Species of the week #18 (KW 21-2020) – the great horseshoes bat
|Mayen, only male animals, sightings along the Moselle, Sauer, Saar
|Last sighting in Rhineland-Palatinate
|gardens, orchards, structurally rich forest
|Threats to traffic, insect death, lack of habitats
The Great Horseshoe Bat (Rhinolophus ferrumequinum) is one of the largest bat species in Europe. It has a wingspan of 35 to 40 cm, a head-body length of 5.6 to 7.1 cm and a body weight between 17 and 34 grams. The most striking feature is the horseshoe-shaped nose attachment, which gives all horseshoe noses their name. This nose allows her to bundle the ultrasound signals.
The large horseshoe bat uses different habitat types, with a rich selection of large insects. For hunting, she prefers mosaic-like, extensively used cultural landscapes, rich in natural border biotopes and hedges. Several areas with a total of 6-7 hectares around the nursery must be available as a hunting area. As a heat-loving species, the large horseshoe bat inhabits caves and tunnels, but above all warm, undisturbed roof stores and church towers with temperatures of around 10 ° to 37 ° C as summer quarters. In winter, the Great Horseshoe Bat stays in cooler caves, tunnels or cellars, in which the ambient temperature can fluctuate between 5 ° and 12 ° C and in which the air humidity is very high.
The only nursery known in Germany, i.e. a neighborhood where children are raised, is in Hohenburg in Bavaria. The current Rhineland-Palatinate localities of the Great Horseshoe Bat focus on the valley systems of the Moselle, Saar and Sauer. These are migratory males or individual overwintering animals.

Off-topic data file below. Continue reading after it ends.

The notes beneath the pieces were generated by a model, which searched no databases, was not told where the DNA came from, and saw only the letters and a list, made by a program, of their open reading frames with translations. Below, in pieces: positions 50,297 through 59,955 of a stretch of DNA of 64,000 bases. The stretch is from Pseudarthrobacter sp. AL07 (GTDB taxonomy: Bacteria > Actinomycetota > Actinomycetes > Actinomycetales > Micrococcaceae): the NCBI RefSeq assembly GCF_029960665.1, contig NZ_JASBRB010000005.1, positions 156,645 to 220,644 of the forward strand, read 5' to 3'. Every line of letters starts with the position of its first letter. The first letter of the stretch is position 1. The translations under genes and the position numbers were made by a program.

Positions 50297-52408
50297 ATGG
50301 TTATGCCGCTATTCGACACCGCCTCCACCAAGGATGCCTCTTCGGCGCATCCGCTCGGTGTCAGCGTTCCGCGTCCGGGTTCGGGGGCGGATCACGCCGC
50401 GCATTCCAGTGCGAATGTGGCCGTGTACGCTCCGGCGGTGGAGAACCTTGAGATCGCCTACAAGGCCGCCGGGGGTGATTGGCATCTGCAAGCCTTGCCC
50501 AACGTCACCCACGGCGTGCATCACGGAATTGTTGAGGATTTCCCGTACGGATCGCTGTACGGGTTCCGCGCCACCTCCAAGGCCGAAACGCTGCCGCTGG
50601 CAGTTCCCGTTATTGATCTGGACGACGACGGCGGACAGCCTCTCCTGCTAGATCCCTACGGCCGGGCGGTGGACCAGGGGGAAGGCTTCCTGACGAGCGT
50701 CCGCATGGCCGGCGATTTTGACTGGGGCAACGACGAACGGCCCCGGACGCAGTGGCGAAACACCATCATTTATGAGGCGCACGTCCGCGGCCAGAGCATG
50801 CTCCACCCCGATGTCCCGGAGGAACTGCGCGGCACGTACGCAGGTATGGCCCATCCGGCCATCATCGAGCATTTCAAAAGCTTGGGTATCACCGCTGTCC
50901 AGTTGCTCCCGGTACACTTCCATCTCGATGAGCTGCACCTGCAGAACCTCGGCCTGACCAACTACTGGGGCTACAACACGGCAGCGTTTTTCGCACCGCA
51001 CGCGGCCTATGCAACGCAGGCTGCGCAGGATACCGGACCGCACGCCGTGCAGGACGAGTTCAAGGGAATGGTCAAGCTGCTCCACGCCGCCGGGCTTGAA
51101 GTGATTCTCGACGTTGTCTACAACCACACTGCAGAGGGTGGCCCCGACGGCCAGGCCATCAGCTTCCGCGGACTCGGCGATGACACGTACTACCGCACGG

The use of insecticides in agriculture reduces the amount of beetles and flies in the hunting areas and deprives the Great Horseshoe Bat of the food base. Combating parasites with ivermectin and avermectin in animal husbandry poses an additional threat: the active ingredients can still be found in the manure; if it is spread on fields, the occurrence of dung beetles and dung flies will decrease drastically.
The low flight altitude of this bat species often leads to collisions with vehicles.
• Securing and creating bat roosts
• No new streets in known quarters
• Reduce the use of insecticides and antiparasitics in agriculture
• Promotion of extensive agriculture
Image: By Prof. emeritus Hans Schneider (Geyersberg) – Own work, CC BY 3.0, https://commons.wikimedia.org/w/index.php?curid=23957687